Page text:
Grace Rwaramba, the Neverland office assistant who worked her way up to being the nanny for’Michael Jackson’s kids, has started her own charity.
Rwaramba has just put up a website named for the cause, World Accountability for Humanity. Yes, it’s a mouthful, and a little highfalutin’ considering once you get there. it’s not completely clear what’s going on.
Grace ‘ who’s been a surrogate mother to’Prince, Paris and Blanket Jackson ‘ does reveal a little about herself. Whether or not it’s completely true is another story altogether. But she does say she was born in Uganda, not Rwanda, as previously thought. She was sent to live with older siblings in the U.S. when she was small, and attended a boarding school in Connecticut. She says she received a B.A. in Business Administration from Atlantic Union College.
She did turn up at Neverland circa 1994, where she worked in the office. In short order, she was caring for Prince, Jackson’s first child with’Debbie Rowe. By the time Rowe had Paris, Grace was the full-time nanny.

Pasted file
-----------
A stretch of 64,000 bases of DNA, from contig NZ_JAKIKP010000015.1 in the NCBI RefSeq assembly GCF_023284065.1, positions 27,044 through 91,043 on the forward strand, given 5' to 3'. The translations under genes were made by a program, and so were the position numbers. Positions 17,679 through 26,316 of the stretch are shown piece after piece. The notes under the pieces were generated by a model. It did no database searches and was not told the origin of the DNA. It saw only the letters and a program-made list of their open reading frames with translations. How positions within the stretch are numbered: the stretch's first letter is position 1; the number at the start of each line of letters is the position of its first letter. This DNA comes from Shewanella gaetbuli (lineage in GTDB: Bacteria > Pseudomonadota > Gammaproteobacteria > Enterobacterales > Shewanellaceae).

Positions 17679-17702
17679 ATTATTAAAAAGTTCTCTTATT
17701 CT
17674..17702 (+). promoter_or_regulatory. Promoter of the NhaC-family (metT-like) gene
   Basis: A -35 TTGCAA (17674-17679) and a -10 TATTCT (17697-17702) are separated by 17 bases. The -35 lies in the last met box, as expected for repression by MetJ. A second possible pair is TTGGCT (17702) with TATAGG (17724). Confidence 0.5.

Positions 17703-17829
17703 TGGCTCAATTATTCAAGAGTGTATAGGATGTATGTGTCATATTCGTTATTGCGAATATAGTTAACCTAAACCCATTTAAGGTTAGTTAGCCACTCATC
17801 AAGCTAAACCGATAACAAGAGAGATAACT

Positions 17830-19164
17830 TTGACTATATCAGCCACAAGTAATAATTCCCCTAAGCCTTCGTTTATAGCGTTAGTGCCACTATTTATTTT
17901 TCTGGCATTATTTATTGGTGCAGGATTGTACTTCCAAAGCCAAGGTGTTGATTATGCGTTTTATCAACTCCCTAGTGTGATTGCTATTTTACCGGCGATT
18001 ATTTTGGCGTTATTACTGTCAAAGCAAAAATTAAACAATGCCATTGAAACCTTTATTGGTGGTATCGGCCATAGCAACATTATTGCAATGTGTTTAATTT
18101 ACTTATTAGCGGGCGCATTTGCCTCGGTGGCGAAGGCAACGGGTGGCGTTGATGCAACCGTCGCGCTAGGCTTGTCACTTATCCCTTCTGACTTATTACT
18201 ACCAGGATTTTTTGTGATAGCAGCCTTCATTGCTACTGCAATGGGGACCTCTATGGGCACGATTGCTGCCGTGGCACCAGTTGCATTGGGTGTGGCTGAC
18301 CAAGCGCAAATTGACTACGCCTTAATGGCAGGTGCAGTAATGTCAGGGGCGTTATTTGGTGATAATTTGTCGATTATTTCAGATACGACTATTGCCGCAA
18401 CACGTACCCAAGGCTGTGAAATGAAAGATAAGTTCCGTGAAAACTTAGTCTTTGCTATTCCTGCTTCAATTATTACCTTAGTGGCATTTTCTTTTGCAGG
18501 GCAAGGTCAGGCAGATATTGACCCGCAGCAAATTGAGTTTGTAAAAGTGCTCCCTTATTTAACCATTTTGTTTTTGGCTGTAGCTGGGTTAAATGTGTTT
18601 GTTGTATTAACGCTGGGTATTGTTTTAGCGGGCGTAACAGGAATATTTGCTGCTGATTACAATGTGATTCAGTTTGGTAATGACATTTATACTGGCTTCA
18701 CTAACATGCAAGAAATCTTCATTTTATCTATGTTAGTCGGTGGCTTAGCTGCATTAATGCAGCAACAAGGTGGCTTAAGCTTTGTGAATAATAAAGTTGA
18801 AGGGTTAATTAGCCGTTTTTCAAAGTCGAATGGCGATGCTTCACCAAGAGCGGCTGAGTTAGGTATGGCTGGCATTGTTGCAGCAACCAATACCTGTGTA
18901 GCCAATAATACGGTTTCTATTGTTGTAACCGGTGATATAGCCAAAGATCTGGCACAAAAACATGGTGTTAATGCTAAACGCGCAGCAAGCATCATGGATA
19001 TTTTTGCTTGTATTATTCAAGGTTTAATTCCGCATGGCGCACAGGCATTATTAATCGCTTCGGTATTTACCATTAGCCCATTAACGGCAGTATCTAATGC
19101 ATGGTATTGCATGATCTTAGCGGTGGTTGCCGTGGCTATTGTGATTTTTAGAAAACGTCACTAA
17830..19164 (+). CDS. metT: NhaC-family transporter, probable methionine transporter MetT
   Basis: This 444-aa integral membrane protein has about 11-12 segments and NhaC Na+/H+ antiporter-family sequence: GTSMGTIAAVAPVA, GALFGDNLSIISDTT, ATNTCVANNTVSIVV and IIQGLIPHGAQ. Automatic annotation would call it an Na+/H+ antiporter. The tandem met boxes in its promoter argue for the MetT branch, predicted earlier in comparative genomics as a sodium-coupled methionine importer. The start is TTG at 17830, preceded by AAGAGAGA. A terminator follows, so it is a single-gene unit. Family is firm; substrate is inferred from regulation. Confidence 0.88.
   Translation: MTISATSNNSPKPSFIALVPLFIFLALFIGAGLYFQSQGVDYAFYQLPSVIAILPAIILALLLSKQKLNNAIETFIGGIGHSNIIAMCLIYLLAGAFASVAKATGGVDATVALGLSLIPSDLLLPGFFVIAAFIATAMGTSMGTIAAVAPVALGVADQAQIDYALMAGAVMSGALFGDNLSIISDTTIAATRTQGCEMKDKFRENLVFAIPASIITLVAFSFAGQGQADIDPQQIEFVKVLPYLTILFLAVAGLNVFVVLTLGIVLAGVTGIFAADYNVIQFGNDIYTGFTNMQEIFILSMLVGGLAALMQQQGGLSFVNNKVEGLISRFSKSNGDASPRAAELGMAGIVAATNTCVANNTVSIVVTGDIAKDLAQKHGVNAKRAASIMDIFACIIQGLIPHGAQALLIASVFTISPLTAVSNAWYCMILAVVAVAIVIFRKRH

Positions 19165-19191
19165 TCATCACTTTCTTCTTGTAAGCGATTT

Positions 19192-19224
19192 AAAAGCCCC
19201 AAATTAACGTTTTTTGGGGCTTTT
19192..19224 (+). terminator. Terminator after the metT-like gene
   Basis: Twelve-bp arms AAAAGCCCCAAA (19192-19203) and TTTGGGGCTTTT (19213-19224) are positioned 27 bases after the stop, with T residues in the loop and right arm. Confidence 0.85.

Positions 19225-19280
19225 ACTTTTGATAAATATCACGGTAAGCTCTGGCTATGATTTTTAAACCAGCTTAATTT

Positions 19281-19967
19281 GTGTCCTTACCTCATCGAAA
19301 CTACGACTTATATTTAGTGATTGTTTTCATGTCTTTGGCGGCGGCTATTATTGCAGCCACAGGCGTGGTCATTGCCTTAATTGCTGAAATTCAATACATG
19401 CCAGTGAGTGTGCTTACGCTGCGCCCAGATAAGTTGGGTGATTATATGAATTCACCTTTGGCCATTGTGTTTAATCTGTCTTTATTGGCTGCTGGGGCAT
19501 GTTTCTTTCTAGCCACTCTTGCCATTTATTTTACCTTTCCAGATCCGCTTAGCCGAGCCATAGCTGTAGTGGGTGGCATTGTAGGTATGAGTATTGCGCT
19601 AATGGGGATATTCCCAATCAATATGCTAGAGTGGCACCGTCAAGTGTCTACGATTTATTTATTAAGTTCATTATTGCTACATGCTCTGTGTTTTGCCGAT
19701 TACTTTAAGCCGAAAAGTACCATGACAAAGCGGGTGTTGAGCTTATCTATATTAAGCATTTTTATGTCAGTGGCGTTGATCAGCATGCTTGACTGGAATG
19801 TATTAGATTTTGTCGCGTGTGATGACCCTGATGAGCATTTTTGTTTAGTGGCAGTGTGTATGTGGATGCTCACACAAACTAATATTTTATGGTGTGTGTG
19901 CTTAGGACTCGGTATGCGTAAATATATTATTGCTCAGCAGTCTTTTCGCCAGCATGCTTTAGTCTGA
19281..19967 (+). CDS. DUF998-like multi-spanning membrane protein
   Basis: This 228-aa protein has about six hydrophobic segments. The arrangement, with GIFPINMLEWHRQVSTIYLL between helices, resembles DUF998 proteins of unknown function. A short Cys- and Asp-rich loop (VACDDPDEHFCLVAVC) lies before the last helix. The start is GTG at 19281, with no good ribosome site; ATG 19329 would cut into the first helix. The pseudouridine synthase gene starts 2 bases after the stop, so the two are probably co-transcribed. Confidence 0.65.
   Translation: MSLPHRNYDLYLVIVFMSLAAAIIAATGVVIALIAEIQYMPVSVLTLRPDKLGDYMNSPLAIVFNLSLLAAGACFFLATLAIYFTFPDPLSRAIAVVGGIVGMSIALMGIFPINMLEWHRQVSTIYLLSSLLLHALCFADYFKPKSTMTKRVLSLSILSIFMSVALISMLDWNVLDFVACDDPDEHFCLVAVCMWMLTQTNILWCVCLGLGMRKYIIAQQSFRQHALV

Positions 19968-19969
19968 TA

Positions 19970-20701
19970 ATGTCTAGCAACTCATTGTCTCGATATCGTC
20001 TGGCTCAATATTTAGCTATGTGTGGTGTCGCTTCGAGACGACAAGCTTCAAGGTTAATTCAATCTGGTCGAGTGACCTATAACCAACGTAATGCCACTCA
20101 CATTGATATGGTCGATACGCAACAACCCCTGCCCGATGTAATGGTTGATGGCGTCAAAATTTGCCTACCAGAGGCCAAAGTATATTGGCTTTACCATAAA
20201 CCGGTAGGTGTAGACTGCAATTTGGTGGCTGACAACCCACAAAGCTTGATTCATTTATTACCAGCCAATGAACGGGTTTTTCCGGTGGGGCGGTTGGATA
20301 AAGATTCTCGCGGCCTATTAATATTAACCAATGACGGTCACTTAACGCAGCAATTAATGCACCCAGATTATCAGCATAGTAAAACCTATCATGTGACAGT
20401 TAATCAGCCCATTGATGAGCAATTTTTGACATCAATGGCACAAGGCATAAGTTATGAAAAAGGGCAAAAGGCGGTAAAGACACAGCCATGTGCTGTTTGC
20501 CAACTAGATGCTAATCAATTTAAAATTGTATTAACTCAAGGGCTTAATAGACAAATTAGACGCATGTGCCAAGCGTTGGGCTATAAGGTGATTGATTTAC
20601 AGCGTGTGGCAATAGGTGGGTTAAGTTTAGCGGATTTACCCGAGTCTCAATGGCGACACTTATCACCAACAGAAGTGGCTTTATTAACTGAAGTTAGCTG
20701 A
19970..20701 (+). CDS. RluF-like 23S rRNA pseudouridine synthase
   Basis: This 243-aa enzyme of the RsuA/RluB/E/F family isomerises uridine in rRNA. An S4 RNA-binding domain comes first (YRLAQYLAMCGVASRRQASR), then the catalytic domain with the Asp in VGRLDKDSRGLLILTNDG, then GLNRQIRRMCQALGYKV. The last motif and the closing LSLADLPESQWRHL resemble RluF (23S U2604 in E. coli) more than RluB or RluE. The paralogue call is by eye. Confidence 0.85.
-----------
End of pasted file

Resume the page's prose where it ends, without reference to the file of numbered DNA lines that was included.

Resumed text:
An email sent through the website to Rwaramba yesterday was not answered. I did ask her how and where and for what purpose she was collecting money.
Most of the information on World Accountability ‘ or WAFH ‘ is vague. It seems to be about “transparency for donors and recipients.” I’m not sure if the donations are transparent, or the people giving or getting the money. In the past, Rwaramba’s critics have said, however, they could see right through her. In columns at foxnews.com, I wrote often about how the nanny isolated Michael Jackson from his family, including his beloved mother. When Jackson appeared drugged or woozy, Rwaramba was often blamed by insiders and observers on the scene for his condition.
It’s certainly interesting that since Grace is gone (to recall an unfortunate movie title), Jackson appears mostly well and is working on his London concerts.
Here’s my idea for Grace, and anyone interested in helping people in the Third World: I’ve put up a link on this page (to the left) for’Kiva. This is a wonderful organization that lends money to Third World entrepreneurs. They make sure the money arrives, and gives a full accounting of where it’s been used. It’s an in-place, working charity. Rather than start yet another new bureaucracy, why not explore Kiva instead?
As for Jackson, he continues rehearsing for his shows.